Back in the old days, the autumnal changing of the clocks was a day to be relished. An extra hour in bed, an excuse to stay up a bit later, knowing you wouldn't pay the penalty the next morning. Little did I realise, back then, how many people there were, in my street, in my school, in my office, who must have hated the return of GMT as much then as I do now.
Changing the clocks when in possession of a small child is not a thing of joy and wonder. It is a fiendish plot hatched by those who do not understand the sanctity of parental sleep, and who blithely say things like, "he/she could just have a lie in after a later night" when talking about your small darling, as though any normal child under the age of 15 has ever had a lie-in on any occasion other than when so ill they should probably be in hospital.
I have, after the first 22 months*, been blessed with a child who is relatively good at sleeping. I am also that most cursed of parents - I have a child who obeys his GroClock. Contrary to what is written by various other Mummy Bloggers whose children do not obey the GroClock, this doesn't mean my child is stupid or unimaginative. It means he is horribly anxious and terrified of breaking the rules, to the extent that he will wet himself at football club rather than ask to go to the bathroom because he is afraid that he's not allowed to ask. So if anyone starts to give me grief about my son's unnatural obedience, I'll give them chapter and verse on the downsides. The trade-off between GroClock-obedience and desperate anxiety and self-doubt is not as obvious as the sleep-deprived would believe.
Anyway, back in the realms of sleep...
We are currently three weeks into a sticker chart rewarding LittleBear for not fretting about the absolute time on the clock, as he had become incredibly anxious about what time it was when he fell asleep, and worried about not being able to fall asleep. So, really, changing the time is an excellent way to further mess with his head. We've already had to hide his GroClock at bedtime, and then sneak it back again once he's asleep so that he doesn't know the time when he goes to bed but does know the time in the morning.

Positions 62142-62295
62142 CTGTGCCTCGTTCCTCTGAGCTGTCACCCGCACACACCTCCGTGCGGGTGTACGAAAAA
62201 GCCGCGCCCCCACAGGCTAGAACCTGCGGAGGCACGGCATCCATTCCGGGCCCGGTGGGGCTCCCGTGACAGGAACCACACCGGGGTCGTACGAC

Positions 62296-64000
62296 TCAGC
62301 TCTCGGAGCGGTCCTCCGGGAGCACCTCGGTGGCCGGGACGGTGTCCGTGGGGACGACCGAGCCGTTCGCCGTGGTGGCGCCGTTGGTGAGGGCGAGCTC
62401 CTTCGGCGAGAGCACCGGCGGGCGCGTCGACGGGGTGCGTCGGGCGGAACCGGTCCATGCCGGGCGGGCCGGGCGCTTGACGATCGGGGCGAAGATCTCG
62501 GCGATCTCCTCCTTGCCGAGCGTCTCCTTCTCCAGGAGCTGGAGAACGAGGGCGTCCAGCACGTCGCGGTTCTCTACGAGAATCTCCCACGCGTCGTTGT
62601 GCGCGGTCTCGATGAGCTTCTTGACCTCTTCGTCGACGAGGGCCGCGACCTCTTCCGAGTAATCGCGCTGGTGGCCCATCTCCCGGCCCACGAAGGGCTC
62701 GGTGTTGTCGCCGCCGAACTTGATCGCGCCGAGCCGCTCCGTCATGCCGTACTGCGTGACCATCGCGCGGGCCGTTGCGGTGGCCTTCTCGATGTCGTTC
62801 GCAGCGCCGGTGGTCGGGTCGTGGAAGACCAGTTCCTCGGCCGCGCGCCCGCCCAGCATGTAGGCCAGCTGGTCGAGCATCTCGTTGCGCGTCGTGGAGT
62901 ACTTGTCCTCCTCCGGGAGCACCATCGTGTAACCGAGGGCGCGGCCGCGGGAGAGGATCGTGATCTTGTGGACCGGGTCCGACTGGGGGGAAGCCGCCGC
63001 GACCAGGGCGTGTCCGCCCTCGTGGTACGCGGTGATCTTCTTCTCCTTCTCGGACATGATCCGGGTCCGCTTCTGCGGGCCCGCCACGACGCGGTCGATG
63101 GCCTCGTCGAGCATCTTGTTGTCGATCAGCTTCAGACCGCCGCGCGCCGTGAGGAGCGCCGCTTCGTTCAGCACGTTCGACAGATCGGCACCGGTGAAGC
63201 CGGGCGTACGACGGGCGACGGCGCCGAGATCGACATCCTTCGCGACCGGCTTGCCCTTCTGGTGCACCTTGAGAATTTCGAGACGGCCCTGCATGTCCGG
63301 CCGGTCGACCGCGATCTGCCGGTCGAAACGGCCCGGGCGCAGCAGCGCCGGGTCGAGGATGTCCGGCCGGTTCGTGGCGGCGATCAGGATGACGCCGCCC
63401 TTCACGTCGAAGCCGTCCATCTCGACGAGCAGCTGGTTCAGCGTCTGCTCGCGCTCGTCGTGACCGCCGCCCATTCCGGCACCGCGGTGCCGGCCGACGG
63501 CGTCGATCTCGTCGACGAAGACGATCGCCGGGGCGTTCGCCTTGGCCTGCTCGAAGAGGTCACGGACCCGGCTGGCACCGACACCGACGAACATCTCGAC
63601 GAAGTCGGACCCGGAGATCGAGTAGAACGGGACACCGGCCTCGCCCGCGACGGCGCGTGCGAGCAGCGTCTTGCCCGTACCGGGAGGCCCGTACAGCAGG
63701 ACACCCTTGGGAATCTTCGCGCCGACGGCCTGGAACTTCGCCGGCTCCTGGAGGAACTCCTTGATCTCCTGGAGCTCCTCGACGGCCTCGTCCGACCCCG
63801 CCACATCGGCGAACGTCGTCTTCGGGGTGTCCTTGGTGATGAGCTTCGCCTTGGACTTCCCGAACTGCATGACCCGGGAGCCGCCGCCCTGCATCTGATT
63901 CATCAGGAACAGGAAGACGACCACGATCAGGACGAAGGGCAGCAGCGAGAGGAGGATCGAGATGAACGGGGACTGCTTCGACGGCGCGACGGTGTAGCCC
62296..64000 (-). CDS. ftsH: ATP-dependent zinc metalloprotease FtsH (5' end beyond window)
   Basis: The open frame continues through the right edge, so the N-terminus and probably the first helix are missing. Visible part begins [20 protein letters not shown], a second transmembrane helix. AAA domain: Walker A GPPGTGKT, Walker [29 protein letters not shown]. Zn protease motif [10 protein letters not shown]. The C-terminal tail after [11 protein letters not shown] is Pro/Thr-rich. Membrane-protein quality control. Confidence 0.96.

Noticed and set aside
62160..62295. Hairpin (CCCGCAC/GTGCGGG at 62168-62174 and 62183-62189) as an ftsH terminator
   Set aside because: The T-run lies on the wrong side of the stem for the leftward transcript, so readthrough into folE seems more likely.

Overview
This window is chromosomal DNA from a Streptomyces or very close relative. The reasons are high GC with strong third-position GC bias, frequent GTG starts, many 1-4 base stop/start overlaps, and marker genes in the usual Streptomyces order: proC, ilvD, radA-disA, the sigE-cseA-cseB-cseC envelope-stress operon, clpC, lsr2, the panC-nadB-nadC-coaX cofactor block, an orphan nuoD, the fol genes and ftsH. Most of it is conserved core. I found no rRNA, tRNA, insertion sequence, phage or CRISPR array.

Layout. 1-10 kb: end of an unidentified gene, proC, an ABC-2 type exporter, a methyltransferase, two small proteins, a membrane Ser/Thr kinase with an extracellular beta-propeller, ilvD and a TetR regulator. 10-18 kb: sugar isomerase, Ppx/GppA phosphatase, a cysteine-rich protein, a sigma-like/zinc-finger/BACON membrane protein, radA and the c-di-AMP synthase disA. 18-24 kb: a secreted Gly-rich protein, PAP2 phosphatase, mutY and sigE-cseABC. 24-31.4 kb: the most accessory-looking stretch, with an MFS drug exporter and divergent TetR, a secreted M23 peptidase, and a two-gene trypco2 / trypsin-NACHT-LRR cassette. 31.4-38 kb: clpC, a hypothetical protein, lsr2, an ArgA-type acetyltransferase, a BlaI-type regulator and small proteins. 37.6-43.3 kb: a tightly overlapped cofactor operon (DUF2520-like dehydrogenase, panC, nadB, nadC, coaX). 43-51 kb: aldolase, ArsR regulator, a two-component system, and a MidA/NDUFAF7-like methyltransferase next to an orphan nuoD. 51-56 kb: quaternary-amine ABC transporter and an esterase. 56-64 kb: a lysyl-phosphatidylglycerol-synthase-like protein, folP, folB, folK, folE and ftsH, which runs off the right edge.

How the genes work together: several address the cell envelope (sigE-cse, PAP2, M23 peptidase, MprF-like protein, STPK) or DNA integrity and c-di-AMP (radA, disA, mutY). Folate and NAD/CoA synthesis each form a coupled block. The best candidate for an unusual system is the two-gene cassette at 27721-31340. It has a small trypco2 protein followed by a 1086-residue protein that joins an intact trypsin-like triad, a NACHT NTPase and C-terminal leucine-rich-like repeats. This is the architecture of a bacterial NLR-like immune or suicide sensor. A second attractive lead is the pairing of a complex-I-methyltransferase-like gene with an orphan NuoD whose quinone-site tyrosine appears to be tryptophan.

You might wonder why we bother, but I (slightly shame-facedly) admit that, in the morning, he is every parent's dream. When his GroClock says 7 o'clock**, he knows he's allowed to open his curtains, or turn his light on, and read his books. And when the "sun" comes up on the clock (typically 7:15) he's allowed to get up and come and climb into our bed. And he rarely makes a peep before that.
This week, I've attempted something A Bit Cunning.
I've changed the time on LittleBear's clock by 10 minutes every day for the last 6 days. I've give him breakfast, lunch, dinner, bathtime and bedtime 10 minutes later every day***. And he's solemnly turned his light on at "7 o'clock" every morning. Except it was nearly 8 o'clock this morning by the unadulterated clocks in the house.
Which sounds like it's worked brilliantly doesn't it?
I'm beginning to sound dangerously smug aren't I?
Do you want to know what the real effect has been?
LittleBear has got incrementally more tired, deranged and miserable every day for the past six days.
Our evenings have got shorter by ten minutes every day for the past six days.
Bedtimes have become more fraught, with higher rates of whimpering-small-boy every day for the past six days.
My Cunning Plan has resulted in not one exhausted day, but a slowly ramping crescendo of misery, looming over the entirety of half term.
Truly, tomorrow is going to be a barrel of laughs.
Which is where Section Two of my Cunning Plan comes into force. I'm going to spend all afternoon in London with friends, and not get home until after bedtime. I might even have a nap on the train on the way there. Good luck BigBear...
* Yes, I was counting.
** Parents of earlier risers - please don't hate me too much. I'm a nice person really.
*** The mental contortions involved in this undertaking have almost been enough to deprive me of an hour's sleep every night.